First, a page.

The above mentioned drawbacks were overcome by a single compartment osmotic system disclosed in U.S. Pat. No. 4,857,336 ('336) reissued as RE 34990, assigned to Ciba-Geigy. The foregoing describe an oral therapeutic system comprising a core containing finely particulate anhydrous carbamazepine as a drug, hydroxypropyl methylcellulose (HPMC) as a protective colloid, a swellable hydrophilic polymer selected from the group consisting of poly-N-vinyl-2-pyrrolidone, polyvinyl alcohol, alkylene oxide homopolymers, methyl cellulose, ethyl cellulose, hydroxypropyl cellulose, hydroxyethyl cellulose, a copolymer of vinyl pyrrolidone and vinyl acetate, a mixture of a copolymer of vinyl pyrrolidone and vinyl acetate, and a homopolymer of ethylene oxide, and a water-soluble compound for inducing osmosis. HPMC herein works as a protective colloid such that it inhibits the ability of carbamazepine to change from the anhydrous form to any other form. Thus, in the presence of HPMC, the anhydrous carbamazepine crystals within the system remain in their original fine state without converting to large crystals of the dihydrate, which block the drug formulation releasing orifice. It is explained in lines 35-39 of column 4 of the '336 patent that the therapeutic system is therefore able to release carbamazepine microcrystals having a size of up to about 20 μm.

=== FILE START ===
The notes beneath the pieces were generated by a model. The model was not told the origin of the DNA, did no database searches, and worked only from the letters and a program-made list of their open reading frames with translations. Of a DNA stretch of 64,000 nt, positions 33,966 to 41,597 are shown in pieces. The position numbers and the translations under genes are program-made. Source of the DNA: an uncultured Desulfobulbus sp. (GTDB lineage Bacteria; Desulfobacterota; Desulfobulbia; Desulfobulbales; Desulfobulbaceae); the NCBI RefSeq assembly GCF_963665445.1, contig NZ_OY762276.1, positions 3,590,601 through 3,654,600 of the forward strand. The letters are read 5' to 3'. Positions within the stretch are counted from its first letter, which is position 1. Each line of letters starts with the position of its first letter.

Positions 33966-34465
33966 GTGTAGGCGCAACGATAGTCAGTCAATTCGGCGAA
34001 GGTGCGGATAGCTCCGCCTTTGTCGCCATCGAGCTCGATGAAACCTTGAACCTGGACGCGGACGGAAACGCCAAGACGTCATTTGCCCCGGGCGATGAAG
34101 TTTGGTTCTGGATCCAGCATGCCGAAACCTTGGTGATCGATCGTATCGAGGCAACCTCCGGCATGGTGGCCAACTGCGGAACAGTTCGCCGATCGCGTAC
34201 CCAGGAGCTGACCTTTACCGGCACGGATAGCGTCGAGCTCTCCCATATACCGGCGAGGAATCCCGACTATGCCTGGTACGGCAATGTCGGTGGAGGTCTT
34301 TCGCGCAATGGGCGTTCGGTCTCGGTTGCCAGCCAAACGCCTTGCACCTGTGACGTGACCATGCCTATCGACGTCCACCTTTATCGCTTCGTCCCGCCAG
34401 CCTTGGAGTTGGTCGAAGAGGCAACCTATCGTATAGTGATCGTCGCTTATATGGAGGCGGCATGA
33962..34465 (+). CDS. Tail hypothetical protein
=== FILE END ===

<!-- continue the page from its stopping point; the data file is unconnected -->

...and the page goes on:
The oral osmotic dosage delivery form disclosed in U.S. Pat. No. 5,284,662 ('662) is an improvement over the system of the '336 patent and comprises a core comprising (i) carbamazepine, (ii) an effective amount of a crystal habit modifier for said carbamazepine selected from the group consisting of C1-4alkyl cellulose, hydroxypropyl-C1-4alkyl cellulose, sodium carboxymethyl cellulose, sodium carboxymethyl C1-4alkyl cellulose, and gelatin, (iii) from about 2% to about 15% of the total core weight of a mixture of at least two different hydroxy-C1-C4-alkyl celluloses wherein the ratio of the higher viscosity to the lower viscosity hydroxy-C1-C4-alkyl cellulose is about 2:1, (iv) a C6 sugar alcohol, (v) a mono-or di-saccharide, (vi) from 0 to an effective amount of a tabletting lubricant, and (vii) from 0 to an effective amount of a wetting agent, with the core surrounded by a semi-permeable wall with a hole that connects the core with the external environment. In comparison to the system of the '336 patent, the system disclosed in the '662 patent requires the presence of additional specific excipients, particularly a mono- or di-saccharide, more particularly a dextrate, and also requires the two different hydroxyalkyl celluloses to be present in a particular ratio of 2:1. These changes are said to result in a surprising and unexpectedly better product in that carbamazepine is released in a zero-order fashion over about 6 hours, whereas the system of the '336 patent having the two different hydroxyalkyl celluloses in a 1:1 ratio delivered only 33% of the carbamazepine in a zero-order fashion over a period of only about 4 hours. Although a broad group of cellulose-based polymers and gelatin are mentioned as crystal habit modifiers in the '662 patent, only hydroxypropyl methylcellulose is exemplified.